See the point is this, when he goes and does something, it doesn’t do it ‘half-ass’ he goes in puts in his 10 hours a day over 10 months in a row and goes to work, after he builds it, then and only then he puts someone in place to manage his business. He isn’t working on 100 things at once; he does things, actually does them, and then puts people in place to manage the projects. That is the model you want to follow, Rob has done it extremely well and he continues to do it up until this day. There are several people that rob has manage his projects now.
Take his story and then compare it with a new entrepreneur, trying to “do several projects at the same time.” The inexperienced entrepreneur tries to do everything Rob did at once, while Rob did one at a time, then put people in place to manage them. The inexperienced entrepreneur trying to do them all is unable to focus his time to really build one project huge, he is to scattered, like the fox trying to do to many things. They do all their businesses half-ass, and the result is a bunch of half-ass projects, when they should have just focused on one and built it. The inexperienced entrepreneurs excuse is, “having multiple streams of income is good,” even though none of the projects provide any streams of income at all. If anything they provide streams of distractions and lost progress that could have been made. In this scenario the inexperienced entrepreneur is the fox, and rob was the hedgehog.
If you want to learn more about this concept read the book by Jim Collins, Good To Great. Are you a hedgehog or a fox? How many projects do you have going now? If you have 3 or more, you are most likely a fox.
Yesterday I noticed in slightest of forms of how I can sometimes generate tension between other people trying to be as nice as possible. I have a bad challenge of sometime wanting to grab the tab every time I go out and eat with other people, and although it may seem good in nature, and does have some benefits, there are sometimes drawbacks as well. I’m not taking about the money aspect, I’m talking about building relationship tensions.
I’ve noticed if done repeatable it can create a slight bit of tension between I and the other person with whom I’m eating with. Now let me forewarn you, this isn’t like a hating tension, we are all still good friends in nature, but by covering sometime and not allowing the other party to it can create the slightest bit of tension between you and the other person. Because now they feel like they owe you, and weren’t able to ‘clear the deck.’
The main reason that I try to grab is that we are in the relationship building business, we are in the entertainment business, like most of the companies in this industry we like to take very good care of our customers, and it isn’t that they are just our customers, in what we do relationships are huge in this business, it is a small industry of very powerful individuals. So anytime we can do someone for someone else we work with, we will always go all out in trying to do what we can to serve.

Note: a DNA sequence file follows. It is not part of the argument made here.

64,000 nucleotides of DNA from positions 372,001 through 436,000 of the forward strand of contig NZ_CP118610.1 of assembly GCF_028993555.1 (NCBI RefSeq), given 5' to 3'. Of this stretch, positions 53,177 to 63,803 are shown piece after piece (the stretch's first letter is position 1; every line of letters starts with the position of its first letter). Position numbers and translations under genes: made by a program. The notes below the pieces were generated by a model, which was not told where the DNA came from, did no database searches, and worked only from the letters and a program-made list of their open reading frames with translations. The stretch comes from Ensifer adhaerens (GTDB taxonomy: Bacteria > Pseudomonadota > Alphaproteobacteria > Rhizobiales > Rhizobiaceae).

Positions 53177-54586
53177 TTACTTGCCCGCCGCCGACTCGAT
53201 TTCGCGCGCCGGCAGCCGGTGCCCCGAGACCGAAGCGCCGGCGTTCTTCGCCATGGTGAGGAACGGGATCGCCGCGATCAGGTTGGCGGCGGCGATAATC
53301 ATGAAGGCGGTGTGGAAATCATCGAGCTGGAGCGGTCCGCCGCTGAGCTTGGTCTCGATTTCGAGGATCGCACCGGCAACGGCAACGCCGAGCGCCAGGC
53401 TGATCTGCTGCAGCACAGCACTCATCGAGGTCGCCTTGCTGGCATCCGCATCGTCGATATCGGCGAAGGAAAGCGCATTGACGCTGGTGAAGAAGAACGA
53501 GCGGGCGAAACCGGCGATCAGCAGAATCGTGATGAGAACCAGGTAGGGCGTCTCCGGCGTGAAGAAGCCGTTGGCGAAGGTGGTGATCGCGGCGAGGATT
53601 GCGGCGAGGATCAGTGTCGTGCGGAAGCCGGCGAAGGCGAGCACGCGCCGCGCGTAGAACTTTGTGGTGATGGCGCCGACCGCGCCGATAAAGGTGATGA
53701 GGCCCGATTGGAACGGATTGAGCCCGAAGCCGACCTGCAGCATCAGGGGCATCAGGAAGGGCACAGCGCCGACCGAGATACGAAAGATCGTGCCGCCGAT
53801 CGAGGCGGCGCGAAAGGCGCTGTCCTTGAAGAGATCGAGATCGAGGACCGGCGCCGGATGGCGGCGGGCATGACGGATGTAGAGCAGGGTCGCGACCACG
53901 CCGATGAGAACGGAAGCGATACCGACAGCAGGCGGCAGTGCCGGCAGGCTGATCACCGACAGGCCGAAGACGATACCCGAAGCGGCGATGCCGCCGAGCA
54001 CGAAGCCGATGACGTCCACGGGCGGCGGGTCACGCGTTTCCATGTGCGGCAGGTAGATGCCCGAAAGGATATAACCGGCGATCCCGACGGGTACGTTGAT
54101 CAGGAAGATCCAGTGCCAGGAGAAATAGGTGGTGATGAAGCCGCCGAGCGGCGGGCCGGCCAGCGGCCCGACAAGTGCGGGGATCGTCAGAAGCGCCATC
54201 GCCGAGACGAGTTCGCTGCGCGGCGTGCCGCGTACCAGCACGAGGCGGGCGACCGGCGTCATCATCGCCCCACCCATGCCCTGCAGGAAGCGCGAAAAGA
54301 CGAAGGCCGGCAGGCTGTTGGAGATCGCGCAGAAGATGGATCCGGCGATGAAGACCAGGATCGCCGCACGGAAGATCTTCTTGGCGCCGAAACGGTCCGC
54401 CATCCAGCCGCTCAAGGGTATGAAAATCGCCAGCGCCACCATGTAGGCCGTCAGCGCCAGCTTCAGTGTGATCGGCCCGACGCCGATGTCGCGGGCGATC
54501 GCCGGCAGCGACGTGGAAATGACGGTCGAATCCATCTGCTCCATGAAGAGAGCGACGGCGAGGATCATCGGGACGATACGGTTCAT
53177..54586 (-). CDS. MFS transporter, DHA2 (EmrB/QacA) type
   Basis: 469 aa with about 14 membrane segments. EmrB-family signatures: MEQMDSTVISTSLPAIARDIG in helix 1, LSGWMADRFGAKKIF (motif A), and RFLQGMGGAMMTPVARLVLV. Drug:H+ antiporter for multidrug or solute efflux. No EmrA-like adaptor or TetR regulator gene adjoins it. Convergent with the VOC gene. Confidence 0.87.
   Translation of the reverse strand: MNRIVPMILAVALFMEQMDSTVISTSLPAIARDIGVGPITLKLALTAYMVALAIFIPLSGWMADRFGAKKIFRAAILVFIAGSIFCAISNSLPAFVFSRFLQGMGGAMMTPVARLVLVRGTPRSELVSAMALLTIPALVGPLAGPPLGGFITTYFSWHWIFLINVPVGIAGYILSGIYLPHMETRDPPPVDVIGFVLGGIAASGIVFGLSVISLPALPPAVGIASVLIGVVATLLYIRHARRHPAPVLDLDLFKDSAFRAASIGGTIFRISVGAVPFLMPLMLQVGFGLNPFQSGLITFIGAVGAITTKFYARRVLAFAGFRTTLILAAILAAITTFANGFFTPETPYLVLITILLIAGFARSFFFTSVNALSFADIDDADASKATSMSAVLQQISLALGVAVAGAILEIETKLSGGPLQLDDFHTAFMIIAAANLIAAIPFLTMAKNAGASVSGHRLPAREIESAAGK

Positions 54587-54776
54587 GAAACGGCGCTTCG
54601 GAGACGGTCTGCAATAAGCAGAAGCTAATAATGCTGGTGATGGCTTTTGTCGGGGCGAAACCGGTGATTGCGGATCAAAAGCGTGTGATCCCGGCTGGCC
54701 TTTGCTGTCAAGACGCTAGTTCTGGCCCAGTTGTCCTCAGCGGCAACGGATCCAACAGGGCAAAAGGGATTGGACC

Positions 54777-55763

So naturally we want to cover the costs for whatever it is, especially of course when it is at one of our own-hosted events. But what I noticed yesterday is that doing so repeatbly, over time can create tensions. For instance if someone wants t pay, we should let them because it allows them to clear their deck, and feel like they contributed, and allow them to not feel like they are indebted. (which they aren’t really, but I can see how the other party may feel that way.)
See I think, (I think) it’s fine, if you want to grab the tab at the first get-together with new people, but if later that day, so you eat again and do it again (for instance going to dinner) and you want to grab the tab again, you may be (and may not be), in the slightest of way building tension with the other party because they might want to chip-in too, and your not allowing them to do so.
Only after reading the book by Guy Kawakasi, which I reflected on a short chapter here, I was able to see it. Last night we were at the Seattle Meetup, we had grabbed lunch and paid for everyone to go to the gaming place, which really isn’t that expensive and we were planning on hosting it because it was our event naturally. But at the last dinner James paid for the dinner, which was cool, that allowed him to help as well. But what I noticed (seeing it from the other side, of not paying) that another member was interested in chipping in, but James went ahead and grabbed the whole tab. Which is what I’d normally done, but now sitting in the other persons’ shoes, even though I didn’t want to grab the tab, I could feel the other person really wanted to chip-in, because they felt like they owed us for the previous stuff we did. But only after a day I realized it, and noticed that it does cause some tension and that the way to do it is to simply allow them if they want to, to chip-in. Now James is a great guy! And I’m not saying anything bad about the situation, everything at the dinner was good, everyone is good, but I noticed that it can cause tension with others (but not everyone), depends who it is, but now seeing that it can cause tension with certain people. It was my fault for creating that atmosphere, of ‘I got it, don’t worry about it’ and paying for dinner in the first place.